Canadian Jewish Political Affairs Committee
Address to the Canadian Jewish Congress: Renewing Our Ties


Good morning and thank you, Keith, for your kind introduction.

Firstly – Mazel Tov! Celebrating your 90th anniversary is a remarkable achievement. Since 1919 the Canadian Jewish Congress has been positive force in the Jewish community of Canada and the world.

From anti-semitism to Holocaust remembrance to the advance of human rights in Canada and abroad, your Congress has played an important role in building a better, more tolerant Canada.

It’s a testament to your organisation’s vitality at 90 that this plenary session is being held in this beautiful sanctuary. I’m honoured to be asked to speak today, and moved to being doing so in this special place.

You know, President Obama recently gave the commencement address at the University of Notre Dame, a Catholic college in Indiana. There was some controversy around his appearance, because the President supports a woman’s right to choose and the Catholic Church does not. Speaking of this disagreement, President Obama said:

“When we open up our hearts and minds to those who may not think precisely like we do or believe precisely what we believe – that’s when we discover at least the possibility of common ground.”

The President went on to offer three simple principles to overcome differences in belief or principle: “Open hearts. Open minds. Fair-minded words.”

Preparing to speak to you today reminded me of those words of President Obama, because there have been differences between my party and this Congress. But with open hearts, open minds and with fair-minded words I believe we’ll find that the common ground between us is rich and fertile with opportunities for growth and stronger ties.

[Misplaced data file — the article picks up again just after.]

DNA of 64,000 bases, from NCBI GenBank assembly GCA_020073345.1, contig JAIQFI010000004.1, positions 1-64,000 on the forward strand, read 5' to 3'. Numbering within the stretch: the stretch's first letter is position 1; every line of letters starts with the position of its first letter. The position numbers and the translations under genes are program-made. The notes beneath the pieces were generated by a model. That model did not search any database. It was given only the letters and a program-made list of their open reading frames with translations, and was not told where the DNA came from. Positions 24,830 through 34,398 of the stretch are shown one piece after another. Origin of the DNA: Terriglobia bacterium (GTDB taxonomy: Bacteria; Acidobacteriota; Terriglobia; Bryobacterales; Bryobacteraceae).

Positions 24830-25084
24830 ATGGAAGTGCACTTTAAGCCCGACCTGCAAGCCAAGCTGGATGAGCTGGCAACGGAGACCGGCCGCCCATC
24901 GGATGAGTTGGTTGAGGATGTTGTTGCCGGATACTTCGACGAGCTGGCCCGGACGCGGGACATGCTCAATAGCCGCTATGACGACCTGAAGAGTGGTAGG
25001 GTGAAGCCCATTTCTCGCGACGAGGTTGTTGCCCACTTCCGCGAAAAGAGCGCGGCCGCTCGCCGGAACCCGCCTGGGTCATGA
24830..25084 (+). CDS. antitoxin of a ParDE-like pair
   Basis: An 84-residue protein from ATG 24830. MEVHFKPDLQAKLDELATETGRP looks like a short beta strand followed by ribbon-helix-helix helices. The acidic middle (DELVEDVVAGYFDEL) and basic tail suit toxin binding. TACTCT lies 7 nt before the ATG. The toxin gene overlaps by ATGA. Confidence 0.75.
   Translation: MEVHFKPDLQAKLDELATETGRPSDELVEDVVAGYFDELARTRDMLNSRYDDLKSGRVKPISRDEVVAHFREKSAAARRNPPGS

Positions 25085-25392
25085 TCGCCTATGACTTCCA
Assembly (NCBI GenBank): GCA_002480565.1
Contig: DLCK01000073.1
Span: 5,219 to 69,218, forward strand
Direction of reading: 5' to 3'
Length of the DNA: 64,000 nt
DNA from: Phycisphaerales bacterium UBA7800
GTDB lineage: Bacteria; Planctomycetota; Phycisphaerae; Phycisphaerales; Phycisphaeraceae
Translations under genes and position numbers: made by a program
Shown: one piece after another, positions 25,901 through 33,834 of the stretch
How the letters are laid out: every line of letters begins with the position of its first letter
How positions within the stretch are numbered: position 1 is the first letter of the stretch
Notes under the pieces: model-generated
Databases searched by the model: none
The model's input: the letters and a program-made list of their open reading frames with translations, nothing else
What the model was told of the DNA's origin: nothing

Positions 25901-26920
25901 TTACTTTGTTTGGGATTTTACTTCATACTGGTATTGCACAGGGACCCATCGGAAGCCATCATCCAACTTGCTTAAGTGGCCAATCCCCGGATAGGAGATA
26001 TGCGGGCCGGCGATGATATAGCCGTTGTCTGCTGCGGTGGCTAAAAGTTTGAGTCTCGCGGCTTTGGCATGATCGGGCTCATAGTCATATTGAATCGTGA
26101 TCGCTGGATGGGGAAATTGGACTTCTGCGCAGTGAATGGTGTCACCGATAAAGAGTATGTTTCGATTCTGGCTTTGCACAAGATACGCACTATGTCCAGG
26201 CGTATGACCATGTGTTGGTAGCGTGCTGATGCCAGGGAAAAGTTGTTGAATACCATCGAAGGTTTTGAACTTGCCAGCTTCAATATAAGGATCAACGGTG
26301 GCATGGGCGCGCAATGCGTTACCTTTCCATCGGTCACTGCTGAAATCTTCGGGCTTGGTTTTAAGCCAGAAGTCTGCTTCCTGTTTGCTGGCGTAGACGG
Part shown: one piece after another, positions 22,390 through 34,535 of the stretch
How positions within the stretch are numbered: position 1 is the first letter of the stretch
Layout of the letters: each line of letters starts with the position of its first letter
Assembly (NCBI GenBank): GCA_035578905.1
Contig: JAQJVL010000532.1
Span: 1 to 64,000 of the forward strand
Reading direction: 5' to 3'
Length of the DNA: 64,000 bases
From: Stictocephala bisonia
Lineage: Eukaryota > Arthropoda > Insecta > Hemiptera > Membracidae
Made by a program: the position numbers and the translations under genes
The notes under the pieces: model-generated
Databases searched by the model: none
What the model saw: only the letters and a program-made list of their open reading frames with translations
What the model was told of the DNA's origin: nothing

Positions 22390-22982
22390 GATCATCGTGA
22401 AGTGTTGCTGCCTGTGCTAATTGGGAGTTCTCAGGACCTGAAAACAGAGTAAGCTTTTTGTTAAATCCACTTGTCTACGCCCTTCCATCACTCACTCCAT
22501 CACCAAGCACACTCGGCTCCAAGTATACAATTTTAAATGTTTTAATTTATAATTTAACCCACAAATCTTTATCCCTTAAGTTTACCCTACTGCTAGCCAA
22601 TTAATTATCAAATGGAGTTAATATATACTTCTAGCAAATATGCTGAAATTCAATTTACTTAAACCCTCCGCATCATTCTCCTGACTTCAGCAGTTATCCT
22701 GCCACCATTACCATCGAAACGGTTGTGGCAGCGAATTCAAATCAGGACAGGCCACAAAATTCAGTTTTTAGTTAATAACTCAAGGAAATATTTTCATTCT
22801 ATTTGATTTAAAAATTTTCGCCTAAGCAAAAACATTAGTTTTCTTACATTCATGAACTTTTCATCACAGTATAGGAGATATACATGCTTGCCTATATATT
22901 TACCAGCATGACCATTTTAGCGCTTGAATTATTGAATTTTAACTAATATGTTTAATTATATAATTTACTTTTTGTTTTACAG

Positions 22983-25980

I learned a word in Hebrew that I hope captures the essence of what unites your community and New Democrats. Tzedakah. A beautiful, powerful word. A word whose core meaning is “justice”. I was moved to learn that Hebrew has no direct translation for “charity”, because you use tzedakah. “Justice”.

I understand tzedakah to mean that we must help those less fortunate than us not only out of kindness, but because it is right to do so. That doing so both seeks and restores justice. I believe that fighting racism and discrimination is justice. I believe that ending poverty in Canada is justice. I believe that ending genocide in this world is justice.

And that is what I wish to speak to you about today. Aujourd’hui, je m’adresse à vous afin de vous parler d’un concept auquel je tiens, soit celui de justice.


Renewing Our Ties


Let me begin by saying that our shared commitment to the justice should be the foundation of a renewed and revitalised relationship between us. New Democrats and Jewish Canadians have a long history of being strong, progressive voices in Canada, not least due to the many Jewish members, staffers, leaders and MPs of our party.

The New Democrat community and Canada’s Jewish community overlap and have close ties. But there was a time when those ties were closer, and we are working now to renew them.